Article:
That week Morgenbladet insisted they could only print a short piece, 700, preferably 600, words. Just how, Mohammed asked me in an email, could a writer explore this woman's militant attitudes and ask the really tough questions and boil it all down to 700 words? AND maintain fairness and objectivity? "I don't think you would like this woman," he said, as we discussed the problem by email, but, of course, knew very well journalists don't limit themselves to talking to people whose views mirror their own. Probably the only way to be a good journalist in this situation was to talk to her a number of times, really dig into her history, ask ALL the questions that might make her angry, and write up neither a hatchet-job nor a puff-piece but the most accurate, in-depth portrait possible—which would inevitably be longer than 700 words. Of course, any chance to take that work out of the "hold" file and do something longer has vanished forever now.

Meantime, Mohammed said he was told 5 people were killed and the scene is a madhouse of ambulances, while a number of nearby houses are on fire. The AP has already gotten out a story, excerpt below and URL of the entire piece:

GAZA CITY, Gaza Strip (AP) - An explosion destroyed a house after nightfall Monday in Gaza City, killing four people and injuring at least 30, residents and officials said. Three nearby buildings were reported on fire. Residents said the wrecked home in the Shajaiyeh neighborhood near the border with Israel belonged to a well-known family of supporters of the Islamic militant group Hamas, but the Israeli military denied having anything to do with the blast. During more than four years of Palestinian-Israeli violence, Israel often attacked suspected militants in the neighborhood, but such raids have been rare since a truce took effect in February. Bombs being constructed by extremists have sometimes exploded prematurely. Palestinian Interior Ministry spokesman Tawfiq Abu Khoussa said security officers were investigating.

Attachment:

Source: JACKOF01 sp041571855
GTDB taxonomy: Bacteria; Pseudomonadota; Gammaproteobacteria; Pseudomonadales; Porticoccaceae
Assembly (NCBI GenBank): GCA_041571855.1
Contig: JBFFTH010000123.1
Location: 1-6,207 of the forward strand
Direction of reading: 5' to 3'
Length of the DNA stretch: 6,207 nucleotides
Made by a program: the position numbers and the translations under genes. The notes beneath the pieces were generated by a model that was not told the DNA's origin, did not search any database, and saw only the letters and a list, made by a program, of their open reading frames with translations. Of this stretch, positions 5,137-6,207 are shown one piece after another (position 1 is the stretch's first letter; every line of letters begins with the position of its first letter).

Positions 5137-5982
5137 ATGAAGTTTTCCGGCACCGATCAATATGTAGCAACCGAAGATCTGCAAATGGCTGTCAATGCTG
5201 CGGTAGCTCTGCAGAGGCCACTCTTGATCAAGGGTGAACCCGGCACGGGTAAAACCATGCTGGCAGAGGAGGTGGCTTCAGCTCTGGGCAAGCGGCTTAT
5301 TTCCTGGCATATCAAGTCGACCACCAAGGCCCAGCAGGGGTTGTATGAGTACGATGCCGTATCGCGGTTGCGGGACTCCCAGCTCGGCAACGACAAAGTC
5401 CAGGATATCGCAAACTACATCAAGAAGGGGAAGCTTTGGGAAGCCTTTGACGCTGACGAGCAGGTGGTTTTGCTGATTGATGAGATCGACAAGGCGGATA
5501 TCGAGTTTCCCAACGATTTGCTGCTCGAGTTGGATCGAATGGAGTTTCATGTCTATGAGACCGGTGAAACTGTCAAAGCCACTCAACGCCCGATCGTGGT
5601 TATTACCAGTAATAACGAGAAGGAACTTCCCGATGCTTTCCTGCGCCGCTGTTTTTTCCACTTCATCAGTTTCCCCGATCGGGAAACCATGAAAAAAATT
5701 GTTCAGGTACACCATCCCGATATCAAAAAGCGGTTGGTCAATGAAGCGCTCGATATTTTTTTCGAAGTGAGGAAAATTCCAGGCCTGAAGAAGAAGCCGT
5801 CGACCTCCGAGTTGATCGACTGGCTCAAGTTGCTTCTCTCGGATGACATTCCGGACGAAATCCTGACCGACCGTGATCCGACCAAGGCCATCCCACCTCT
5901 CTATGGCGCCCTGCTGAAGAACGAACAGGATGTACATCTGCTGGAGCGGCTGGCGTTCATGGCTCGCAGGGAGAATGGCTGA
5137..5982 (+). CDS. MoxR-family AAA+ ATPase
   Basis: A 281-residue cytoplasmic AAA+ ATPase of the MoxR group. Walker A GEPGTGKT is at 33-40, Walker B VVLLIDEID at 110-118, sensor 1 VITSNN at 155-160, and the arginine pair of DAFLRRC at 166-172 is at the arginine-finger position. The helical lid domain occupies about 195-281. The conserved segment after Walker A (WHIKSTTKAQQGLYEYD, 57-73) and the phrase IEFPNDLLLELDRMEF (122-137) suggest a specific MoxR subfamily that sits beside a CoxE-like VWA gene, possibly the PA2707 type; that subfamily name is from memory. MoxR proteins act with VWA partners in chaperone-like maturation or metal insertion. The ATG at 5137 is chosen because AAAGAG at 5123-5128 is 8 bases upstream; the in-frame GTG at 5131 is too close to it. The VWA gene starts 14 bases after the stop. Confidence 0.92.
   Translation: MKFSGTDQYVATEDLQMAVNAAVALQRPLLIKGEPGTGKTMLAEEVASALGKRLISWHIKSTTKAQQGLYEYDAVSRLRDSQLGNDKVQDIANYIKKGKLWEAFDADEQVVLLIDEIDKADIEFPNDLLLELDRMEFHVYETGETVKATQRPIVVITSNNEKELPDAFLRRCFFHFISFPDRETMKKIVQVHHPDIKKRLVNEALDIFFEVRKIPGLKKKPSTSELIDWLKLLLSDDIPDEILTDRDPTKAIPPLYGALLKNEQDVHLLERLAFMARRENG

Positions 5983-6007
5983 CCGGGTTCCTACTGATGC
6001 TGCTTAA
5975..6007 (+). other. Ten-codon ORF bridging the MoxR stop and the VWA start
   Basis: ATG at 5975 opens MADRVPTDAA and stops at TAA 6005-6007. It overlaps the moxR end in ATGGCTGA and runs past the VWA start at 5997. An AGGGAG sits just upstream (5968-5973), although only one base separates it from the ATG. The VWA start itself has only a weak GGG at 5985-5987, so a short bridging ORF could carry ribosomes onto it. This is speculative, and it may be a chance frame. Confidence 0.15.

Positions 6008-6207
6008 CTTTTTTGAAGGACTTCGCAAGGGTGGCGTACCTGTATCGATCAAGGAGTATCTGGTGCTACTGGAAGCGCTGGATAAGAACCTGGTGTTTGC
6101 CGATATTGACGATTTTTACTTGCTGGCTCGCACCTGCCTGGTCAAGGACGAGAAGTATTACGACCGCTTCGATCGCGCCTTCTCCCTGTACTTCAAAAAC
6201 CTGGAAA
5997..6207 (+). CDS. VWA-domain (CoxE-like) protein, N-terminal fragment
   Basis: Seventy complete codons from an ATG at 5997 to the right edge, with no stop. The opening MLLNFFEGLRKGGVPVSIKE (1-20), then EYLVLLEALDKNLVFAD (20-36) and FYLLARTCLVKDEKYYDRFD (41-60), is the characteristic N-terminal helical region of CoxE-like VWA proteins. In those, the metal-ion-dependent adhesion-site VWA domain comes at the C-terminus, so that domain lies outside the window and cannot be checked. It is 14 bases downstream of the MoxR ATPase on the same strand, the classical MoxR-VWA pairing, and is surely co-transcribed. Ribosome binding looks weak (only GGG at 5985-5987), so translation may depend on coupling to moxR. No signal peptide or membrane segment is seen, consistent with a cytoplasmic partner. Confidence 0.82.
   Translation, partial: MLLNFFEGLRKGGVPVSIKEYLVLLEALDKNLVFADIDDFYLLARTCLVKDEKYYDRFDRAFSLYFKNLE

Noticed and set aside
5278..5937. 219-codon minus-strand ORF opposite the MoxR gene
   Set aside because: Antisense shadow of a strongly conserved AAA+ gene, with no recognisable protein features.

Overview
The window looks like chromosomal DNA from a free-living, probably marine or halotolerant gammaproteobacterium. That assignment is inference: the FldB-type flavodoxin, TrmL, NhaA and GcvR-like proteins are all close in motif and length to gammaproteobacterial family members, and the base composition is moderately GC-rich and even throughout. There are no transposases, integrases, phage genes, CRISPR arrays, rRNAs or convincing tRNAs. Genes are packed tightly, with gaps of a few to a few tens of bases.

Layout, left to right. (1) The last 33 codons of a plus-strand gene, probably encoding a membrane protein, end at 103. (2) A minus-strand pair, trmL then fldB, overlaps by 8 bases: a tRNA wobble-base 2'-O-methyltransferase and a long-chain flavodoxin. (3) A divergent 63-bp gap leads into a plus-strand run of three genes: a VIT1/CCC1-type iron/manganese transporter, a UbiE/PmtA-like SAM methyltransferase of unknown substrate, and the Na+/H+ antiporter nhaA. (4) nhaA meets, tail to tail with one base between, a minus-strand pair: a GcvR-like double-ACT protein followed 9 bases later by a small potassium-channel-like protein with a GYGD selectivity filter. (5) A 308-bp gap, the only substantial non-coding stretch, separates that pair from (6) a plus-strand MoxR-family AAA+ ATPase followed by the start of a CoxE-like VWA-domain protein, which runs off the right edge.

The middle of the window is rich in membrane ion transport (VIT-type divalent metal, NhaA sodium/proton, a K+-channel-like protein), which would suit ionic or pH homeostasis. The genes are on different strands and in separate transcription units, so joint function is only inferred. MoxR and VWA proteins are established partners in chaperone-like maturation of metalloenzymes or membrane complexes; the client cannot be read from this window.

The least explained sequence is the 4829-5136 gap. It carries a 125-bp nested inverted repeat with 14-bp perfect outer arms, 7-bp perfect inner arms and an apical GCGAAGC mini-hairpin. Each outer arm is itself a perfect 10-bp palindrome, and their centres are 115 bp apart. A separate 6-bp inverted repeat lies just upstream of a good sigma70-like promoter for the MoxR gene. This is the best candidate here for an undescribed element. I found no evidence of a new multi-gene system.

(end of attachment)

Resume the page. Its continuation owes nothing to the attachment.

http://www.guardian.co.uk/worldlatest/story/0,1280,-5257603,00.html


If Mohammed can get close enough to get some pictures, he will, but he'll be up most of the night and probably won't get back to his email to send them till tomorrow.

read entire article. . .

Friday, September 02, 2005

Final Weeks of Abu Holi Checkpoint


photo: Mohammed Omer
Taken without a flash during the long, long night waiting for the Abu Holi checkpoint to open. In these last weeks of the Israeli Army presence in Gaza, the situation is as tense as it has ever been, and a camera flash could easily draw sniper fire from the soldiers manning the checkpoint.